The ICC trial chamber terminated the case on March 18, 2013, after the ICC prosecutor filed a notice on March 11 that her office intended to withdraw the charges. The prosecutor identified a number of “severe challenges” her office had faced in its investigation of Muthaura. These included the fact that potential witnesses against Muthaura had died, while others were afraid to come forward; a lack of cooperation by the Kenyan government, including a failure to provide the office with requested evidence and to facilitate its access to witnesses; and the withdrawal of a key prosecution witness, identified as Witness 4.
In its January 2012 decision sending the Kenyatta and Muthaura case to trial, the pre-trial chamber relied on the testimony of a prosecution witness, known as Witness 4, to find substantial grounds to believe—the standard applicable to a decision to confirm charges—that Muthaura, along with Kenyatta, was at a January 3, 2008 meeting at which Kenyatta and Muthaura allegedly directed the Mungiki, a criminal gang, to carry out crimes. Witness 4 claimed to have been at the meeting and was the only direct witness against Muthaura. Muthaura’s defensechallenged the credibility of Witness 4 but the pre-trial chamber found the testimony of Witness 4 reliable.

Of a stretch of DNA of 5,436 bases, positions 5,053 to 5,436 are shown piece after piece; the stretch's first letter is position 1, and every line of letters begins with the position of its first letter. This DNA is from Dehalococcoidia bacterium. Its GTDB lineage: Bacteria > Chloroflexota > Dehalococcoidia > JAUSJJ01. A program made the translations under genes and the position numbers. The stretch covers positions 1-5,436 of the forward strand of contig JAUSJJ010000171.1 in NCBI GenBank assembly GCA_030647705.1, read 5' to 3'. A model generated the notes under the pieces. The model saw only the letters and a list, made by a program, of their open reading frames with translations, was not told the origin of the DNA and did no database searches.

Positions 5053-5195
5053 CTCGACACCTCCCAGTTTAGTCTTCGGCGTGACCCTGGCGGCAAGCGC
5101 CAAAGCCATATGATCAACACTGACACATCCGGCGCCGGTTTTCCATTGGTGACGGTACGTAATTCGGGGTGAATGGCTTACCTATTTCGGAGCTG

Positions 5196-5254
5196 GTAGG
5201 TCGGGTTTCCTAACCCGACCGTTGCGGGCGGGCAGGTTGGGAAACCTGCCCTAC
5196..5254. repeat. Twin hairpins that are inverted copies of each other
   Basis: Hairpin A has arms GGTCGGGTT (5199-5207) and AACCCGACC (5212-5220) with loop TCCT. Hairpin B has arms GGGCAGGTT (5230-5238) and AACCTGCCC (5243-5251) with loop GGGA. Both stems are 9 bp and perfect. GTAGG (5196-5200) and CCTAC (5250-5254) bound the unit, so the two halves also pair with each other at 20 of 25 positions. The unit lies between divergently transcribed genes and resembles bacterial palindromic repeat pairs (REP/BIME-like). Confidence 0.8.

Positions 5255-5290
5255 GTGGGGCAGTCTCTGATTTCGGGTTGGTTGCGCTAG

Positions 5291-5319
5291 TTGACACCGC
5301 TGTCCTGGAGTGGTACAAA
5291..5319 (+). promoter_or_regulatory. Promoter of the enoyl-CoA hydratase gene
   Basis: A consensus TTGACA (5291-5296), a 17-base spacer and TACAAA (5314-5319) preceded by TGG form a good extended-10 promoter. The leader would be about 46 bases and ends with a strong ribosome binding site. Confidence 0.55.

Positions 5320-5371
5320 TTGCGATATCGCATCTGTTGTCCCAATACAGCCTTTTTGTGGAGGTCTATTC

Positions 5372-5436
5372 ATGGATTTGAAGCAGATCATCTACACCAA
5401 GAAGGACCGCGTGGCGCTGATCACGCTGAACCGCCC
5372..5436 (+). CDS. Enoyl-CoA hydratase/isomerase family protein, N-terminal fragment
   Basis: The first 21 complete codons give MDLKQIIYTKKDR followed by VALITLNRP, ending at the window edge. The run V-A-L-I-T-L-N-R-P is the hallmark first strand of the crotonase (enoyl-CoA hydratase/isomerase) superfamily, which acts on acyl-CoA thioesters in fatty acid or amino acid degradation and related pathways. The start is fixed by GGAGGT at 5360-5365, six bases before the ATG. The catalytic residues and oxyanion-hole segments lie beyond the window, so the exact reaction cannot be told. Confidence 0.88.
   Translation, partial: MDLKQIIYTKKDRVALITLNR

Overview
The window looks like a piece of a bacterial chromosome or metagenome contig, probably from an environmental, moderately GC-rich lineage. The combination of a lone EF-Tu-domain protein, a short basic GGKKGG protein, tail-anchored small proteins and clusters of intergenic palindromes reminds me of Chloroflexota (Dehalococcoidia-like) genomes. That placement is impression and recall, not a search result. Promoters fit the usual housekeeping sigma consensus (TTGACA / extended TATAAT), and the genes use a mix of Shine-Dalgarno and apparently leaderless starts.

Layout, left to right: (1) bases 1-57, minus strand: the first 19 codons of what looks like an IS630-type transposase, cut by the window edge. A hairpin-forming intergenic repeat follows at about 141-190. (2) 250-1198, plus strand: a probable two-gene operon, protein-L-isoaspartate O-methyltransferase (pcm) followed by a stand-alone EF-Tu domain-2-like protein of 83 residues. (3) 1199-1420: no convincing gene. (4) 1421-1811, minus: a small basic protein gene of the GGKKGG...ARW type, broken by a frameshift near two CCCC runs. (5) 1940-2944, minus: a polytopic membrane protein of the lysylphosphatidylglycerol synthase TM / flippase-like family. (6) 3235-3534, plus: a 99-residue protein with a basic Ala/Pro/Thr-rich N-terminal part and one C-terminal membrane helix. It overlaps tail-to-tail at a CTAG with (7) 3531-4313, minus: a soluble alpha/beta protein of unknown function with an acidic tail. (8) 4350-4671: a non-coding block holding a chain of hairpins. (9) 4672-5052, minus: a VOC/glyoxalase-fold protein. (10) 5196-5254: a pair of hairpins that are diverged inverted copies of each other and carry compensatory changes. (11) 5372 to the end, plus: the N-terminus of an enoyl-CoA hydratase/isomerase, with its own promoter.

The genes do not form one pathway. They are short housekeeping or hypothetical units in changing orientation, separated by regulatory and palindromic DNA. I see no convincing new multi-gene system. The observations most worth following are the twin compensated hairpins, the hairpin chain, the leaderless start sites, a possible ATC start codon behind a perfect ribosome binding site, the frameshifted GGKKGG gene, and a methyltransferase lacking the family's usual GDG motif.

Following the confirmation of charges, Witness 4 stated in an interview with the prosecution that he had lied about parts of his testimony and had accepted money to withdraw his testimony. As a consequence, the Office of the Prosecutor decided not to call Witness 4 at trial.
It is now known that at the time of the pre-trial hearing the Office of the Prosecutor had access to Witness 4’s affidavit seeking asylum in another country in which he indicates that he had heard about the January 3, 2008 meeting from a third party. The Kenyatta defense contends that this shows that Witness 4 was not actually at the meeting, undercutting the value of the testimony. The prosecution admits that it erred in failing to disclose the affidavit. This disclosure failure—which the defense contends was the result of systematic failures on the part of the office and the prosecution says was an oversight—forms a central part of an application by Kenyatta to have the charges dropped or reconsidered (see question 7 below).